Israeli Housing Minister Abraham Ofer, whose name has been mentioned in connection with a police investigation into corruption, committed suicide today, Israeli state television said.
The death of Ofer, 54, one of the leaders of Israel's ruling Labor Party, is expected to figure in the forthcoming general elections scheduled for May and could have considerable influence on the political fortunes of Prime Minister Yitzhak Rabin.
Ofer is said to have made several appeals to Rabin during the last few days, asking for help in clearing his name. Observers believe that Rabin, after consulting with several Cabinet ministers, refused to help Ofer.
The housing minister's pleas reportedly were discussed at a meeting at Rabin's private residence in Tel Aviv Saturday morning. The participants, who included Minister of Justice Haim Zadok, Minister of Police Shlomo Hillel and the Israeli attorney general, refused to discuss the subject of the meeting.Ofer reportedly made another appeal when he met with Rabin yesterday after the weekly Cabinet meeting.
In Rabin's Cabinet, the Polish-born Ofer was one of the doves on Israeli policy toward the Arabs. He was outspoken in his opposition to Israeli settlements in the occupied territories.
Ofer's body was found in his car in a Tel Aviv suburb. Sources said he died of gunshot wounds. The state television broadcast the text of what it said was a suicide note found beside the body.
The television broadcast quoted the note as saying, "For weeks and months I have been tortured. My blood is being spilled. Charges are being fabricated against me. This time they did not even spare members of my family. I have no doubt that the truth will come to light and it will be made clear that I did not embezzle and did not steal and that all were libels and slanders. But I have no strength for this any more."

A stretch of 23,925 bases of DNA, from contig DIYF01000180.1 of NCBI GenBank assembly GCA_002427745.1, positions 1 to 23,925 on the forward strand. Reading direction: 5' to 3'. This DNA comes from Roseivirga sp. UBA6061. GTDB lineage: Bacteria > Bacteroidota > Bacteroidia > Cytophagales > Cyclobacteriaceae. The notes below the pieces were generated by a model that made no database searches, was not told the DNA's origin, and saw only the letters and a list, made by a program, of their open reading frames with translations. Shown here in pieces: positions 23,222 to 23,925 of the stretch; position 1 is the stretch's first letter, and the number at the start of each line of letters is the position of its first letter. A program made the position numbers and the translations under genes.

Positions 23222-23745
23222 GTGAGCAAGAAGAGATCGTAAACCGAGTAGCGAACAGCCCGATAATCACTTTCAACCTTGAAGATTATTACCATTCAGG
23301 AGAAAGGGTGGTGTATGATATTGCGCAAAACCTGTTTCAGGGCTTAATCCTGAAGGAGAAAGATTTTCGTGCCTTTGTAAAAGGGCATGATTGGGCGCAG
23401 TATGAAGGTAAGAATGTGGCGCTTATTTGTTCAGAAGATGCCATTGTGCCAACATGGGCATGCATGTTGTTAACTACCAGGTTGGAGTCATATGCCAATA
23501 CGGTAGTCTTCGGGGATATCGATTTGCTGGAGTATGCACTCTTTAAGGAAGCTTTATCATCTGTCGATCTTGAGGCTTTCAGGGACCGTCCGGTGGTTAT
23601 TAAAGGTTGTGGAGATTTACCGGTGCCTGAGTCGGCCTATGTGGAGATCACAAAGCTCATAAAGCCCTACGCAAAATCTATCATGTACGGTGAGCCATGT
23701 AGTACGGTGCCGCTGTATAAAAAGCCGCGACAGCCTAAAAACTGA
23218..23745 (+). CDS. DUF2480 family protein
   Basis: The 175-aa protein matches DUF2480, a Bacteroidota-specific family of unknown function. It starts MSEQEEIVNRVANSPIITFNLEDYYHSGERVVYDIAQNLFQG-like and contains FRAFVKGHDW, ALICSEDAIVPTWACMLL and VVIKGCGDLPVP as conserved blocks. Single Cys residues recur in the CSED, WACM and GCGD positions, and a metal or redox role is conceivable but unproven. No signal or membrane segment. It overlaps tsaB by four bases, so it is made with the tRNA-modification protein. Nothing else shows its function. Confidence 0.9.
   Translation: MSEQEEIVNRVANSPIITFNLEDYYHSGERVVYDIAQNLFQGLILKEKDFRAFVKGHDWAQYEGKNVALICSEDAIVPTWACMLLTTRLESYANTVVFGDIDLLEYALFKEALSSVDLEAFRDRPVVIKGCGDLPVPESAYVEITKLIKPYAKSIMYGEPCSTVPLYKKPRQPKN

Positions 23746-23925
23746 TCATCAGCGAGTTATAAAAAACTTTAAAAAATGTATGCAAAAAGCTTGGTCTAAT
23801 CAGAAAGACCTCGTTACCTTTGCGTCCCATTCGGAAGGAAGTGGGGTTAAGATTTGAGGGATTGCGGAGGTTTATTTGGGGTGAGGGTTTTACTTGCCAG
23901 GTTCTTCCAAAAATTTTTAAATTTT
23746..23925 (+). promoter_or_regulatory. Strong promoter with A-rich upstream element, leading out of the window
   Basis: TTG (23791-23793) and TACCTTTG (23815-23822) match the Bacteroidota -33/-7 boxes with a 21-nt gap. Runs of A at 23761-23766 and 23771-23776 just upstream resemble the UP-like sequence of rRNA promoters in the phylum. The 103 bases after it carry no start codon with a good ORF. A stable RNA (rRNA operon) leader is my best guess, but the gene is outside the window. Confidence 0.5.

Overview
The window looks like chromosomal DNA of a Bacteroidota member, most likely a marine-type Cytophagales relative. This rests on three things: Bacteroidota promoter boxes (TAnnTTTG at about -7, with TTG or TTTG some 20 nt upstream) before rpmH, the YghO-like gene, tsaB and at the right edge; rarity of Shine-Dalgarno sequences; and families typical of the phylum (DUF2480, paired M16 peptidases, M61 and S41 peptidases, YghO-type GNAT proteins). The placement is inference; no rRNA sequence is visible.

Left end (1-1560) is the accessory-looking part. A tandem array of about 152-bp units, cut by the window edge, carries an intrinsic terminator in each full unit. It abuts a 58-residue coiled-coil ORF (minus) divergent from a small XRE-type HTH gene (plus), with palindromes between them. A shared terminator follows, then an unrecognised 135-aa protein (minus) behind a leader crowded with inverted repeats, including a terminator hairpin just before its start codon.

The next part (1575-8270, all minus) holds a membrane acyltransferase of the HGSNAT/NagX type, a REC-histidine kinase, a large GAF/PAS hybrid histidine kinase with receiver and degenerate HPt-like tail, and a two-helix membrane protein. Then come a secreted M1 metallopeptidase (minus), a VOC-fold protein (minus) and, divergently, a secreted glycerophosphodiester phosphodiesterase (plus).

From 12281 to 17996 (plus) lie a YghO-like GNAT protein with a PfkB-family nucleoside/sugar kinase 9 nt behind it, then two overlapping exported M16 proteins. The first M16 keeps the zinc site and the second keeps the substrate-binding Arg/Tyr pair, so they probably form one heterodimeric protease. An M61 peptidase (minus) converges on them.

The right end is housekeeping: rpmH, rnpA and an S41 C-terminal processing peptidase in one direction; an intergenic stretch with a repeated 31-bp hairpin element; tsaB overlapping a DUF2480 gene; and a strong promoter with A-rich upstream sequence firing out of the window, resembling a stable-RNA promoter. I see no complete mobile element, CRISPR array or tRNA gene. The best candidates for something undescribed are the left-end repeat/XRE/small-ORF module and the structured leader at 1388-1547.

In the note, Ofer thanked those who stood by him and asked his wife, his sons and daughters-in-law for forgiveness, the broadcast said.
Observers here believed that Ofer was bitterly disappointed by his party's decision not to put him in charge of the election campaign, a role he filled during the last general elections in 1973. According to several reports, the Labor Party's veteran leader Golda Meir insisted that the post of campaign manager should go to the minister of commerce and industry, Haim Bar-Lev.
Rumors involving Ofer began to spread three months ago when a criminal investigation began into the activities of Asher Yadlin, a close friend and associate of Ofer. Yadlin, who had been nominated by the government to become governor of the Bank of Israel, the country's central bank, has since been arrested and charged with brbibery and corruption.
The allegations against Ofer were made in an official complaint by Yigal Laviv, a freelance journalist who was the first to bring charges against Yadlin. Israeli police have never confirmed that Laviv's document, or other complaints brought against Ofer, contained enough evidence to start a full-scale investigation against the minister of housing. They apparently were also not ready to drop the case.
Most of the allegations against Ofer involve the period before he joined the Rabin government in 1974, when he was a general manager of Shikun Ovdim, a housing company owned by the Histadrut, Israel's labor federation.
According to rumors, Ofer took bribes in land acquisitions deals from Arabs north of Jerusalem, showed favoritism to members of his family in the sale of apartments and in obtaining mortgages at preferred terms, and bribedjournalists and others from whom he wanted favors.
Last week in Parliament, Ehud Olmert, a member of Likud, the right-wing opposition bloc, charged that he had heard "from highly placed sources in the police" that there was enough evidence to start a full-scale investigation of the allegations.
Ofer, in defending himself on the floor, charged bitterly that the police "had not appointed Olmert as its spokesman."
The news of Ofer's death was relayed to Rabin shortly after 6 p.m. today. The prime minister immediately began consultations with several Cabinet ministers. A scheduled meeting between Rabin and Israel's president, Ephraim Katzir, in which Katzir was expected to instruct Rabin to form a new government, was postponed until Tuesday.
The government announced that Ofer will be given a state funeral.